It adds that the country’s political system “ensures cohesive and inclusive leadership across political boundaries which enable the country to implement a long-term economic agenda”.

Switzerland enjoys a strong collaborative culture whereby the government, business and civil society work together in the national interest.

In 2012, Malta’s GDP per capita stood at $20,852 and places in the top tier, the ‘innovation-driven’ category, which has a minimum threshold of $17,000. The overall competitiveness ranking is then determined through a sophisticated, but subjective, weighting system of all the indicators taken into consideration. In the 2013-2014 report, Malta placed in the 41st position, essentially keeping the same ranking as the previous year.

This overall ranking is not commensurate with Malta’s placing in the top category. Moreover, while some indicators place Malta among the best performers in the world, on many others it ranks miserably.

On the positive side, Malta can boast a first class international internet bandwidth (third out of 144 countries), imposes low duties on imports (4), has a high life expectancy (7), has relatively high exports(8), its education level is of a high standard(8), ports offer a good service (13), local banks are sound (14) as are auditing standards (13).

In contrast, those indicators in which Malta scores poorly include: quality of scientific research institutions (57), favouritism by government officials (60), state of cluster development (64), electricity supply (69), prevalence of foreign ownership(70) and tertiary level enrolment (72). Malta’s performance is even worse for a number of other indicators: procedures to start a business (126), women participation in the labour force (125), government debt (120), gross national savings (114), quality of roads (91) and burden of government regulation (86).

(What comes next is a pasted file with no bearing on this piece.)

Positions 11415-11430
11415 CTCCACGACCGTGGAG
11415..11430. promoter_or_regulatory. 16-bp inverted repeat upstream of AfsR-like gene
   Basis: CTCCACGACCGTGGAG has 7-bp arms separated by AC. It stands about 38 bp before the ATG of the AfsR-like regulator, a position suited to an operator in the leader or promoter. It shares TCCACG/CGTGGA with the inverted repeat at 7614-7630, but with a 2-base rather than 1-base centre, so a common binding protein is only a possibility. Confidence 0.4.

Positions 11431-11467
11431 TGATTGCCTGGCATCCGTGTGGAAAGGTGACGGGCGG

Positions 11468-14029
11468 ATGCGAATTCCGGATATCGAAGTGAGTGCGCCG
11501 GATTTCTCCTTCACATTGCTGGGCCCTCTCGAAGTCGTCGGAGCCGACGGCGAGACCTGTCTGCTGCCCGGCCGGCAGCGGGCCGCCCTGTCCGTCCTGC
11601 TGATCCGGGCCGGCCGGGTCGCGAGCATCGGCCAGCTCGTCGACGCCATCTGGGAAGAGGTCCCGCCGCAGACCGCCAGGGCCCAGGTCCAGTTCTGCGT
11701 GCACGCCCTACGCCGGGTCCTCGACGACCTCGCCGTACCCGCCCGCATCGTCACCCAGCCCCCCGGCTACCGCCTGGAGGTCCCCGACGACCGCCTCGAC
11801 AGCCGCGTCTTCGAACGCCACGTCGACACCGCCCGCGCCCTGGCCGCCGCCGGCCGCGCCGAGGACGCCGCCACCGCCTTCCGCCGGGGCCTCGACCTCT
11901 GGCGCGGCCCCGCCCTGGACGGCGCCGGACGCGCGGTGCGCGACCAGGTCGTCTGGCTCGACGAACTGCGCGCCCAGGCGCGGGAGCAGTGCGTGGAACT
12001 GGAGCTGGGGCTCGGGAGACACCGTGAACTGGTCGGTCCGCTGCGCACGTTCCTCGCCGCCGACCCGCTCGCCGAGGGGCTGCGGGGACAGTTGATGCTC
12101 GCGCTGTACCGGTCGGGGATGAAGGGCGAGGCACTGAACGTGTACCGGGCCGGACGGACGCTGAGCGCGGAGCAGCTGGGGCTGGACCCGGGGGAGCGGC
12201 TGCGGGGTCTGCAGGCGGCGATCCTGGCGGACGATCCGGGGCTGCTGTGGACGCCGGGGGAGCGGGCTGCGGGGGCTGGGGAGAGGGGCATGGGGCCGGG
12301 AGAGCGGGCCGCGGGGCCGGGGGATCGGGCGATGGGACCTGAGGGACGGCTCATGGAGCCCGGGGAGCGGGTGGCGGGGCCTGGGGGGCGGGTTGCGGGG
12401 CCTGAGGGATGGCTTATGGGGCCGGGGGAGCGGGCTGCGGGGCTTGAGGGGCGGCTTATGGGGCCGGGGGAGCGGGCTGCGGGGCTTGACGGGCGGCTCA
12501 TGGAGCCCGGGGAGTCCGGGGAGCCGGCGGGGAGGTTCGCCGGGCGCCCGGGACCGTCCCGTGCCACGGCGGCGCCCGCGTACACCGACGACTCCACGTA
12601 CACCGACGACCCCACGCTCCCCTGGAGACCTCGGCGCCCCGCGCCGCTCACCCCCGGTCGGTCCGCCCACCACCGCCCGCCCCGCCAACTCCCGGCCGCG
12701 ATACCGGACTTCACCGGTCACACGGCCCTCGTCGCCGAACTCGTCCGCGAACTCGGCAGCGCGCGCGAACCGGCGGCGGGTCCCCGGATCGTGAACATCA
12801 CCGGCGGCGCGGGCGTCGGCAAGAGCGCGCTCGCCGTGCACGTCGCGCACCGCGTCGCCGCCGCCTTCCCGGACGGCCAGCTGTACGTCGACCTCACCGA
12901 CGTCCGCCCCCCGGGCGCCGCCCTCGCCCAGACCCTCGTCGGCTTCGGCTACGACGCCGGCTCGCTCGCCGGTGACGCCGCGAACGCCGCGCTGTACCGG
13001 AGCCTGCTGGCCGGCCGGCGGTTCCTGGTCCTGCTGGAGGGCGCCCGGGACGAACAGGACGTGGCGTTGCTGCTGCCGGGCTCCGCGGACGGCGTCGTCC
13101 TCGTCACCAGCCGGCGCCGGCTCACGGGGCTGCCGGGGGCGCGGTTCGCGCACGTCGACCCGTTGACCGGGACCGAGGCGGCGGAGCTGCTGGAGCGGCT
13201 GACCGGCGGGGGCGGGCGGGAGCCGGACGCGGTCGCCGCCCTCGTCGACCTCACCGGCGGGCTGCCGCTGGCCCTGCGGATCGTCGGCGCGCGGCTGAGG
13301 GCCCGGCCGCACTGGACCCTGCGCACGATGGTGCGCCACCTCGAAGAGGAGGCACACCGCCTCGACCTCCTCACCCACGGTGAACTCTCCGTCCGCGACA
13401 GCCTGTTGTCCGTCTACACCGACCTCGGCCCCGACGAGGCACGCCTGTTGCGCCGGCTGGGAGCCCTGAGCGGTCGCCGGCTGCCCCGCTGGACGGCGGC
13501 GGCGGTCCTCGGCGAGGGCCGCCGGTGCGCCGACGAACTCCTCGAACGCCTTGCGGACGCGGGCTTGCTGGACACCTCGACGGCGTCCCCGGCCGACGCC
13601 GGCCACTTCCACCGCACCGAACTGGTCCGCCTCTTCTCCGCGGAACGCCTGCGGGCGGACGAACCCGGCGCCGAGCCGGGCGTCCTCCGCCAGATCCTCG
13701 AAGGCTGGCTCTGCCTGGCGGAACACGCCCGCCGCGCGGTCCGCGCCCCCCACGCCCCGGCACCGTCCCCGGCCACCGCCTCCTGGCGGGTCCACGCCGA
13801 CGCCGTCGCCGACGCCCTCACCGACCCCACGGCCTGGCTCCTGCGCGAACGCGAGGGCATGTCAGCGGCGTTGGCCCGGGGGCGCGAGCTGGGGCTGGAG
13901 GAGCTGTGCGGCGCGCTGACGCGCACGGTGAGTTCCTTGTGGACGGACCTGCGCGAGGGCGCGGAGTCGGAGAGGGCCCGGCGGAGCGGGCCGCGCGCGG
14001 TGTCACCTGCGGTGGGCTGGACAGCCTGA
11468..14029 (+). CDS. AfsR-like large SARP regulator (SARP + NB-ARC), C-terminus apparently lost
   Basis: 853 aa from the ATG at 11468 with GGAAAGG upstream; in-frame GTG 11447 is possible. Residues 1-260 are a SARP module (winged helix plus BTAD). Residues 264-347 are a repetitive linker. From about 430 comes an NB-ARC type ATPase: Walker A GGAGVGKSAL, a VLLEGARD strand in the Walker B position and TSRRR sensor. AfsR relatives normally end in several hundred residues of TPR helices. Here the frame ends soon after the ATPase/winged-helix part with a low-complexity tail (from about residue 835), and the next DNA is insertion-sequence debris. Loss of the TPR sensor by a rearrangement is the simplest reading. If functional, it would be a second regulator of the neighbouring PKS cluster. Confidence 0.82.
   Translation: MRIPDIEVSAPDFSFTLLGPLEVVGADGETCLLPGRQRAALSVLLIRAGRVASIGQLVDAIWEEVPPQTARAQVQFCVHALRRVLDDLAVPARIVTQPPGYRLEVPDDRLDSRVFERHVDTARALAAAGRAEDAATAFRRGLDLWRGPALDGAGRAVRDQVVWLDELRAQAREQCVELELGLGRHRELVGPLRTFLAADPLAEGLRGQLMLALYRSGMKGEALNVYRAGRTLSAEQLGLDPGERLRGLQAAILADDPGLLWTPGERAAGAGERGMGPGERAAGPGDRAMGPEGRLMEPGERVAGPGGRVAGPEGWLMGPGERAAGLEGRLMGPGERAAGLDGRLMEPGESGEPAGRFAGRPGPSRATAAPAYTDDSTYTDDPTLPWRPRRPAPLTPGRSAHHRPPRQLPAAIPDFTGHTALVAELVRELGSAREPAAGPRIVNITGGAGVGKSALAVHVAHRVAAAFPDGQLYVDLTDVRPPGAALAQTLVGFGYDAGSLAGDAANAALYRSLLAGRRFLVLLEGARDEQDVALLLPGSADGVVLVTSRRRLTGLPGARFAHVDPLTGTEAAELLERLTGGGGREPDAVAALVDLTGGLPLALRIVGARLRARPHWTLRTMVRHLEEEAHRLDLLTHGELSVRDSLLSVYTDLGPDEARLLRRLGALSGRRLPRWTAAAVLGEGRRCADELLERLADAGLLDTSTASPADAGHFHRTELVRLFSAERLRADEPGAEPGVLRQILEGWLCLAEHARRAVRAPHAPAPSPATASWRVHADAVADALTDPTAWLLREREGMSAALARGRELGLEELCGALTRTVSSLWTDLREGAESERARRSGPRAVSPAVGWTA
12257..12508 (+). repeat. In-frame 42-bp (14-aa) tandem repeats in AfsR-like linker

These rankings befit a Fourth World country rather than an EU member State.

The performance of the local private sector too comes under fire, especially with regard to: reliance on professional management (99), willingness to delegate authority (75) and efficacy of corporate boards (63).

The report includes a section on the Regional Competitiveness Index developed along the lines of the Global Competitiveness Index by the European Commission. This index is meant to measure the competitiveness of regions within the EU.

Malta performs poorly on an EU regional basis and as a state it places just ahead of the Slovak Republic followed by just the Baltic States, Rumania and Bulgaria.

Theoretically, the appropriateness of the WEF’s approach to competitiveness to a micro, open economy like Malta can be challenged.

Still, its findings are not to be discarded. It is an important benchmarking exercise referenced by many potential investors.

It seems there is still merit in Malta trying to become ‘a Switzerland in the Mediterranean’.